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By Rich Pollack
It took a little under two hours for the Boca Raton City Council and the Greater Boca Raton Beach and Parks District to resolve several lingering issues during a joint meeting last month which was four years in the making.
What was clear at the outset was that both City Council members and district commissioners were frustrated by the inability of the two groups to resolve outstanding issues.
“Everyone expressed frustration over the lack of communication,” said Boca Raton Mayor Susan Haynie.
By the end of the meeting, however, several items — including the development of grass and artificial turf fields at two parks, funding for repairs and improvements at the Gumbo Limbo Nature Center and funding for future beach renourishment projects — had been addressed.
At the meeting, city officials pointed out that it had been four years since the two organizations — both comprised of elected officials — had met and that many major projects had stalled. For their part, leaders of the beach and parks district expressed concerns about the relationship between the two groups, saying they did not feel they were considered partners by the city.
Under existing agreements, the district — a special taxing district — helps fund beaches and parks within Boca Raton, while the city is charged with maintaining those recreational facilities. To enhance communications, and in doing so resolve stalled issues more rapidly, both groups have agreed to meet again, possibly in the fall, and on a regular basis.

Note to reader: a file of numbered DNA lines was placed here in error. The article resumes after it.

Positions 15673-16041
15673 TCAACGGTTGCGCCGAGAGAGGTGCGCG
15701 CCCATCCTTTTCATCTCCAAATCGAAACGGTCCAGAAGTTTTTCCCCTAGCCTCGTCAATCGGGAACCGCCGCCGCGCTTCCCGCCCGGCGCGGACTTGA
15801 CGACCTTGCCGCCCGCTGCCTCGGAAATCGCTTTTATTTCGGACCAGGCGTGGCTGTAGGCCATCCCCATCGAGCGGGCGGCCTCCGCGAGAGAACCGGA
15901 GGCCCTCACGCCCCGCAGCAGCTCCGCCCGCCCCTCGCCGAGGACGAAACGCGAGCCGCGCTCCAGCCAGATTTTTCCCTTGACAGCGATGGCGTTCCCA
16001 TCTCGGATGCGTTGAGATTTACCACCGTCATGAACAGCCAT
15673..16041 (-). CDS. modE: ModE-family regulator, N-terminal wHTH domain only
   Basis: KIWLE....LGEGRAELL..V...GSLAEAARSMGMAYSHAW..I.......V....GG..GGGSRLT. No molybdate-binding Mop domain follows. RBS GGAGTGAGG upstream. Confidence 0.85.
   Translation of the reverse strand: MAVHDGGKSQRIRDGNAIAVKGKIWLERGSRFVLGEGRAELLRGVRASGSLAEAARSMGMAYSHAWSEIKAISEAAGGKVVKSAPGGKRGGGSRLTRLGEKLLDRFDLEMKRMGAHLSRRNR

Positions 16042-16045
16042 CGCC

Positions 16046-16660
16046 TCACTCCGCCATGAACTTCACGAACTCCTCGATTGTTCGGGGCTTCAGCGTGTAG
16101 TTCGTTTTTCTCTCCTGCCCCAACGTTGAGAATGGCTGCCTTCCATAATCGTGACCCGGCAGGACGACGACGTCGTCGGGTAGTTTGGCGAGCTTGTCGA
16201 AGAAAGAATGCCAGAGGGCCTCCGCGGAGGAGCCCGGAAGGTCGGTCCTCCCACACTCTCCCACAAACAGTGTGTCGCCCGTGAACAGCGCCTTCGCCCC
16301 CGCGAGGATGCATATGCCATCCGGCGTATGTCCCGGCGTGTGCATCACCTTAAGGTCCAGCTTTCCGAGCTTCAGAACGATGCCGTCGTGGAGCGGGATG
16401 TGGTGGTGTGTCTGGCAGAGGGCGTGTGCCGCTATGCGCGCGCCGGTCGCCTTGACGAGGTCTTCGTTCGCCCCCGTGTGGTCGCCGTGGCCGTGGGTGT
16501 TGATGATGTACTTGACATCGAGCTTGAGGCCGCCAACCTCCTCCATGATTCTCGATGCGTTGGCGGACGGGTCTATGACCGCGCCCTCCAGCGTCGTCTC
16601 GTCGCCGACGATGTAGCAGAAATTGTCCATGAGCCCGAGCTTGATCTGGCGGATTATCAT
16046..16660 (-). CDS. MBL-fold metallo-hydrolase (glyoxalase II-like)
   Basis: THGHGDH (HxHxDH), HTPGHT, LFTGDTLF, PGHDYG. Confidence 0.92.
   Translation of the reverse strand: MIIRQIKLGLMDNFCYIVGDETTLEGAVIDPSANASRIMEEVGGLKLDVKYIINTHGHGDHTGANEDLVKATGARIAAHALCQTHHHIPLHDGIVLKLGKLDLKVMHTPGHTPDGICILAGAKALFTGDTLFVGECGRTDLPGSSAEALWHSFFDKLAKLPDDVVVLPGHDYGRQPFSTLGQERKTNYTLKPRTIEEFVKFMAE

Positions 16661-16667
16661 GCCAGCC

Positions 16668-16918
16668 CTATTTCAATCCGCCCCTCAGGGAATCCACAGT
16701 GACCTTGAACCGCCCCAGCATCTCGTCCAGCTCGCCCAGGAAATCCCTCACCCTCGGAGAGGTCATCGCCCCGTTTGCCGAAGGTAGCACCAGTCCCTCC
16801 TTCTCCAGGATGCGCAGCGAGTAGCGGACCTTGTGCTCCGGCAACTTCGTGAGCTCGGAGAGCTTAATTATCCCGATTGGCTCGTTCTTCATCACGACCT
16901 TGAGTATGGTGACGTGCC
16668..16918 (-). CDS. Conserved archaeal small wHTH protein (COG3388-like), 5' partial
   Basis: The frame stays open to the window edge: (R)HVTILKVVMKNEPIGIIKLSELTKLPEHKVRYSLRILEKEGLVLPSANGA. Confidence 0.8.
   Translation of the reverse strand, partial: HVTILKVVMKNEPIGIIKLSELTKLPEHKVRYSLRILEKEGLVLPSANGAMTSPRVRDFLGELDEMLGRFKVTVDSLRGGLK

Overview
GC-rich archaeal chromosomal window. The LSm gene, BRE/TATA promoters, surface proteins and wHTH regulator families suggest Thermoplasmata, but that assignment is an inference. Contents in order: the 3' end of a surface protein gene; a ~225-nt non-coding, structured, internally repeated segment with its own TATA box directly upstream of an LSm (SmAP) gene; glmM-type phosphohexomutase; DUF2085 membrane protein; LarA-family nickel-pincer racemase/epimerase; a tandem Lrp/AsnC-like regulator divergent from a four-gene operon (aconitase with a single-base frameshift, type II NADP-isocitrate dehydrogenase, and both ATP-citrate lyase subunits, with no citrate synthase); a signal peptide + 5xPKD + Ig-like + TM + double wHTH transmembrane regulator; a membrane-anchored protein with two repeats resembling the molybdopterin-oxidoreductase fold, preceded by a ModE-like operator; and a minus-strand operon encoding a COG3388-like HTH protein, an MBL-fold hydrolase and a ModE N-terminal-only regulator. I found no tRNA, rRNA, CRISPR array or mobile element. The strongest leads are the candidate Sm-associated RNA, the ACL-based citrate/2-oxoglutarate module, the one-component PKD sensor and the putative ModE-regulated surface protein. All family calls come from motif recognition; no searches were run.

“I think we cleared the air, which was very important,” Haynie said.
Arthur Koski, legal counsel and interim executive director for the district, said the resolution of several lingering issues was a positive outcome.
“The board was very pleased that we had reached consensus and can move forward on several projects,” he said. One of those projects is the replacement of the boardwalk loop at Gumbo Limbo Nature Center, which has been closed since February.
Bids for the design of the boardwalk loop replacement are being prepared jointly by the city and the beach and parks district; construction, which should begin later this year, is expected to take between four and five months.
The boardwalk is in the process of being inspected and city officials hope to have the $1.75 million project completed before turtle season begins next March. The beaches and parks district will provide the funding for the repairs, as well as for repairs to pipes to improve the flow of seawater into tanks for sea turtles and other marine life at Gumbo Limbo.
During the joint meeting, beach and parks district commissioners also agreed to split the cost of beach renourishment projects evenly. In the past, the city paid two-thirds of the cost and the beach district paid one-third. “We decided it was more equitable to share the cost equally,” Koski said.
The most discussion at the joint meeting focused on rectangular fields at two major parks and debate on whether to use artificial turf or grass on those fields.
Following much discussion — and several years after the issue first surfaced — both the City Council members and district commissioners agreed to build four grass fields at deHoernle Park and convert three fields at Patch Reef Park to artificial turf.
In addition, the meeting cleared the way for development of restrooms at the city’s dog park, construction of a maintenance facility at deHoernle Park and a road to connect the dog park with deHoernle Park.